If you are looking for the top customer review software companies, we have found (in most cases) these 4 work for most companies. All the companies listed here provide merchant reviews. Merchant reviews are for your company as a whole, not an individual product. Whatever company you choose, make sure the features offered meet your objectives. Also, don’t pay for features you can’t use. If you are a service based businesss, most likely you don’t need product reviews. Sometimes companies will bundle the features together and you end up paying for something you won’t use. Each company listed below has a Features page. Make sure to compare them all. At a minimum, you should be able to embed your own reviews on your site to build credibility.
Shopper Approved – Headquartered out of Utah, this company fits the objectives for many websites. They have different products like merchant reviews, product reviews, video reviews/testimonial, and local reviews. Many companies choose Shopper Approved because of their price point, getting star ratings on Adwords ads, and embedding reviews on their site. Their normal price point for merchant reviews is $99/mo and a 30-day free trial. If you are interested in trying them out, you can use our Shopper Approved partner link and get a 60-day free trial at a $79/mo price point. SA offers a month-to-month subscription.
Shopper Approved sells their services separately so you don’t have to pay for a service you won’t use. For instance, if you do not have an ecommerce store, you don’t need to get the product review plan.
Resellerratings – Resellerratings dominates the review market. They have been around for a long time. Resellerratings reviews will appear in many of the same places as Trustpilot and Shopper Approved: Google.com organic, Google Shopping for product reviews, Adwords and Bing Ads, Bing Shopping, Facebook, and on your own site. Resellerratings is not upfront with their pricing. Here is a quote coming stright from their website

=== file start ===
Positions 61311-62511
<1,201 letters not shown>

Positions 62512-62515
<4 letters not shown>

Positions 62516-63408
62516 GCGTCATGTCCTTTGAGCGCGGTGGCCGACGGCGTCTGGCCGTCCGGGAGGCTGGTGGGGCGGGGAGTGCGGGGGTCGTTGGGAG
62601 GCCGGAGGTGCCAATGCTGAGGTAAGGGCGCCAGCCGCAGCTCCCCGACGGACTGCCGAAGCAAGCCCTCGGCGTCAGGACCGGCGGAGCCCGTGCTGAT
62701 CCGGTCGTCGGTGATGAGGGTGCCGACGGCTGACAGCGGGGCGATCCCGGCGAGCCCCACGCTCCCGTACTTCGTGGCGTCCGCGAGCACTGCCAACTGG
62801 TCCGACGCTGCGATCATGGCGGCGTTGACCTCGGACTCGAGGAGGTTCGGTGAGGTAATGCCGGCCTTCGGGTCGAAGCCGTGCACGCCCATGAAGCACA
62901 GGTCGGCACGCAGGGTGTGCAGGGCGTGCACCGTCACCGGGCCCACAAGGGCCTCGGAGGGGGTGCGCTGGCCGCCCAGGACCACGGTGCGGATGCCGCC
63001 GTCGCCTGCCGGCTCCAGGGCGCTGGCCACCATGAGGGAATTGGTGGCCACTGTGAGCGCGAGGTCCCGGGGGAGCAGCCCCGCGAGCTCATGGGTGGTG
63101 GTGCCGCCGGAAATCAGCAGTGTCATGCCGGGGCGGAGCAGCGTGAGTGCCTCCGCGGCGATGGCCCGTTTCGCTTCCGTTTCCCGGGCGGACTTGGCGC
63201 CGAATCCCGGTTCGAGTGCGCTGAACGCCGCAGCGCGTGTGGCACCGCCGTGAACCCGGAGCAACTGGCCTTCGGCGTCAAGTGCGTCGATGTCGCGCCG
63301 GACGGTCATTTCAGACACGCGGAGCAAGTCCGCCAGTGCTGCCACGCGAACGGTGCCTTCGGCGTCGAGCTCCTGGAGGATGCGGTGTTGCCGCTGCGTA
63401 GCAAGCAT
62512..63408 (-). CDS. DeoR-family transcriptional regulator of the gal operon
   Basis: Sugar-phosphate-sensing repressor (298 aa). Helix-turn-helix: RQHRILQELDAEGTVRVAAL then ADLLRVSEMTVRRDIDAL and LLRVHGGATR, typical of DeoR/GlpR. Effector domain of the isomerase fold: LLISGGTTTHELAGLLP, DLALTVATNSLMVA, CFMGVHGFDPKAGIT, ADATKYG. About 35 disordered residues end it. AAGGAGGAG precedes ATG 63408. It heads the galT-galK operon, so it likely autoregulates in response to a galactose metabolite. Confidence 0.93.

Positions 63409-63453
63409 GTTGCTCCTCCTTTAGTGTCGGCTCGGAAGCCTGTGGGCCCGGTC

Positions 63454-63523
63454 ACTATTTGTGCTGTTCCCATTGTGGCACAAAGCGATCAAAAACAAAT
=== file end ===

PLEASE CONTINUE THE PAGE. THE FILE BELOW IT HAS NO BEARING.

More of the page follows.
Since our pricing is dynamic, our system must learn your company domain name before it can determine size and tier. (see here)
Trustpilot – I can go on all day about Trustpilot. At 1st I didn’t like this company because of their aggressive sales tactics. Just this past quarter (summer 2015), about 4-5 of our clients complained about Trustpilot calling them up twice per week pitching a hard sale. If you can look past that, Trustpilot has a lot of great features including a community of people who leave reviews. These guys have a large following. Their beginning price point is kind of steep for the small mom and pop. It’s call the Lite Plan and it starts at $599/mo, but you have to pay it upfront so that’s a whoppin’ $7,188. There’s no month-to-month subscription here. Also, if you’re an ecommerce site looking for product review features, you will need to go with the Pro Plan. I don’t know the numbers, but I’m sure it’s WAY more than $7,188.
We encourage you to get a demo from Trustpilot, but be aware they’re sharks always trying to do a hard close. Bust out your flea market haggling skills because they will drop the price. This is how the conversation will go after you tell them to screw off and you’re about to hang up on them. “It’s $7,188 upfront, but if you sign up now while I have you on the phone, I can get you in for $$6,500”.
Yotpo – This is an up and coming company. Their entry level “starter” package starts at $25/mo, but you cannot embed a review widget onto your site unless you are on the Pro Plan which is $299/mo. Just like Trustpilot, you have to pay upfront. That’s $3,588. If you can foot the bill, you may want to take a demo. If you have an ecommerce site, then the product review features are something you should look into. If you are a service based company, then Yotpo might be over priced because you can just use Shopper Approved and get the same features for less. At the minimum, you should be able to embed your reviews onto your website to provide credibility.
#1 thing is to make sure these fit into your budget and don’t buy things you can’t use.
#2 is to go through all the features. Many companies don’t know exactly what they are looking for. By becoming familiar with the features, your company may uncover hidden opportunities.
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